This is a concern of mine at school. When I hear of all the junk food that schools are selling to children it infuriates me. Teachers complain about students behavior but meanwhile the school is selling sugar filled junk to the kids at lunchtime. Many kids are getting too much sugar in their breakfast cereal and then getting more at lunch. They get wired up and that is when teachers complain about their behavior. It is a vicious circle. I mentioned to my children’s school last year that they should sell healthy snacks instead of the junk they sell. I was told that they tried that a couple years back (before we attended) and parents were calling to complain. They said that their children were coming home complaining. They asked the school to bring the junk food back. Makes me wonder about the mental stability of these mothers. There are some schools out there that are trying but most just don’t care. Here is one article I found on the subject.
Schools Peddling Junk Food to Kids
By David Nakamura
Through contracts with soft drink companies and other vendors, some schools are raising as much as $100,000 a year, money that pays for such things as computer rewiring, teacher training and Black History Month activities.
Read the fine print of those contracts, though, and the costs start to sink in: One school in Prince George’s County guaranteed sales of 4,500 cases of soda a year — or about 50 sodas a student.
Some contracts state that schools could lose money if they turn off the machines at lunchtime, as required by state and federal law.
The biggest cost, some parents and health advocates say, is the health risk to students in a system that gives schools a financial interest in selling them more snacks.
One recent study linked soft drinks to childhood obesity, and others point to tooth decay and caffeine dependence — findings that the soda industry disputes.-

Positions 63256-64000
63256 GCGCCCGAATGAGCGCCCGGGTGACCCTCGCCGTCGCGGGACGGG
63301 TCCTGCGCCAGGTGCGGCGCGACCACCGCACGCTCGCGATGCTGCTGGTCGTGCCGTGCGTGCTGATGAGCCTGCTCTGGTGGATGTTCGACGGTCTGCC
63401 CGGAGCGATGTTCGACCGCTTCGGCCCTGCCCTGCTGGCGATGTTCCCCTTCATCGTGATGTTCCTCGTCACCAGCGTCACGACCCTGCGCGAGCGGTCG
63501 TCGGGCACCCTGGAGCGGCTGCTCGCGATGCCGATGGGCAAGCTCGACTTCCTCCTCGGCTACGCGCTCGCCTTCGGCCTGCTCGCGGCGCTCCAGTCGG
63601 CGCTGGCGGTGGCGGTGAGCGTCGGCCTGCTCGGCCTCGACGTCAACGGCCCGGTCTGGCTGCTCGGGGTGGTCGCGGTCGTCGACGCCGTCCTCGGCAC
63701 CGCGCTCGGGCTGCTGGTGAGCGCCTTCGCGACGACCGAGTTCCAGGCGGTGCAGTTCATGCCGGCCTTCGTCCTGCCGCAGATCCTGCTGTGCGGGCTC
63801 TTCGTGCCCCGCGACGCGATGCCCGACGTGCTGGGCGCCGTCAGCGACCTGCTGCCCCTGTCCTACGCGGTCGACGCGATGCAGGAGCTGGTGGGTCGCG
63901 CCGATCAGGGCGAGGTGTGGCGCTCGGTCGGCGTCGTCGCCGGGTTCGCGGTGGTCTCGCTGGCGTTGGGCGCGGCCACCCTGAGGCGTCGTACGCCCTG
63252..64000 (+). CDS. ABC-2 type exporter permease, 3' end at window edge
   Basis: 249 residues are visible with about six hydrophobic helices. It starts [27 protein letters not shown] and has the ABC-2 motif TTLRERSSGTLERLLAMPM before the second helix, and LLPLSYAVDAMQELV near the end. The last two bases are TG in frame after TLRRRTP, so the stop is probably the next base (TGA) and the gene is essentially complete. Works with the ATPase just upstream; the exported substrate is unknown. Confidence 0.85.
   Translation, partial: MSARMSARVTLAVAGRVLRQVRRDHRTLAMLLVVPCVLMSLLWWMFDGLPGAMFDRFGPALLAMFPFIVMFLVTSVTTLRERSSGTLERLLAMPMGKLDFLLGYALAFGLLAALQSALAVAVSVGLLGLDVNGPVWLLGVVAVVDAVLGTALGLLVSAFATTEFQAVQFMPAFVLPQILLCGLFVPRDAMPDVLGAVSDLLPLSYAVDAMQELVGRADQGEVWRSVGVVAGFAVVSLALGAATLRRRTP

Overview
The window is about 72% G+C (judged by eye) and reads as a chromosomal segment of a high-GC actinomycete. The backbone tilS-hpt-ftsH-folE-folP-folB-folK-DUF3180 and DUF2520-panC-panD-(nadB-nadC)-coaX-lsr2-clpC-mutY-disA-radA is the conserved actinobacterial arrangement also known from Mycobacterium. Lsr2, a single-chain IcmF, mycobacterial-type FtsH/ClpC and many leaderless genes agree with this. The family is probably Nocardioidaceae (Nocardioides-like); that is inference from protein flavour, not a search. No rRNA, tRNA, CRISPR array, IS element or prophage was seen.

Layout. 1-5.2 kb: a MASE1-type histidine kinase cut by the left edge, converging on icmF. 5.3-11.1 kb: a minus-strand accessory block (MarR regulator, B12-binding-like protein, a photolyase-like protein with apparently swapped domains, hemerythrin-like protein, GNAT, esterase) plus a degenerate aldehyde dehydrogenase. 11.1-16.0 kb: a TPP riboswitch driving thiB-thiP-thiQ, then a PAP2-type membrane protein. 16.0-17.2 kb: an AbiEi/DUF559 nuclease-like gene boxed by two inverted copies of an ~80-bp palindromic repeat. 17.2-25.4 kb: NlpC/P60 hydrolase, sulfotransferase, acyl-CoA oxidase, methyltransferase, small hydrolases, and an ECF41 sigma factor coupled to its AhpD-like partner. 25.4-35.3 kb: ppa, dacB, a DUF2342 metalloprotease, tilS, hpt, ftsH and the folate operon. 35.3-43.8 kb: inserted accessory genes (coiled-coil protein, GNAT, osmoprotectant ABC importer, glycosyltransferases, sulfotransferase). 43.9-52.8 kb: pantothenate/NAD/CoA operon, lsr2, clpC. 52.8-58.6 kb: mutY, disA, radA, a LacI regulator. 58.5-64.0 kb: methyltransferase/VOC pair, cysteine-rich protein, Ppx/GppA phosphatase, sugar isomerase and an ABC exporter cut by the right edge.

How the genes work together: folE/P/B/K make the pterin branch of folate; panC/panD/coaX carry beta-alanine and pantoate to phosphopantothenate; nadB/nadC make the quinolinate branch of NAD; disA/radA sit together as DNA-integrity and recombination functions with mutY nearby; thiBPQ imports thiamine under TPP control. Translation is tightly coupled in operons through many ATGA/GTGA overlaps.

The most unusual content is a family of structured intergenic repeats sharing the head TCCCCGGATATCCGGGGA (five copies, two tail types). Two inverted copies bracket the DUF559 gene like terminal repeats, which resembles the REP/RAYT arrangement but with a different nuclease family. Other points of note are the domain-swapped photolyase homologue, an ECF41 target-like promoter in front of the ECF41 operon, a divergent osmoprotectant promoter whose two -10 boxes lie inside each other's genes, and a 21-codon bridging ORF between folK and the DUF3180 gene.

The U.S. Agriculture Department delivered a stinging report to Congress last month recommending that all snacks sold in schools meet the federal government’s nutritional standards.
“One of the biggest challenges school meal program managers face is the competition with foods that are marketed to children through multimillion-dollar, glitzy and sophisticated advertising campaigns,” the report stated.
The explosion of vending machines in public schools is a relatively new phenomenon.
As recently as a decade ago, such machines were uncommon on campus. But as principals and PTAs began to recognize the potential payoff of vending revenue during a time of increasingly tight school budgets, the number grew quickly.
Increasingly, school districts are signing exclusive deals with one soda company or vendor. Charles County, for instance, signed a 10-year, $1.75 million deal last year to sell only Coke products in its schools.
Some communities, though, have fought against the proliferation of snack machines in schools. In Philadelphia last year, parent activists successfully blocked a proposed 10-year, $43 million deal between the school system and Coca-Cola. Last week, the New York Board of Education settled a 1999 class-action lawsuit brought by parents. An agreement was reached that schools can sell only nutritious snacks during lunch hour.
In exchange, Blair promised to place a minimum of 18 soft drink machines throughout the school and ensure that the student population remained above 2,100. The machines are on all day, despite a federal law prohibiting schools from selling such products during lunch hours and a Maryland law prohibiting schools from turning on vending machines until after the final lunch period.
Small wonder. The contract contains a clause that reads: “If the Board of Education actively enforces the policy in which vending machines are turned off during the school day, the commission guarantee will be suspended.”
To many parents, the vending machine contracts are a necessary evil. But these are the parents who are clueless about the importance of diet as it relates to health.
Washington Post February 27, 2001;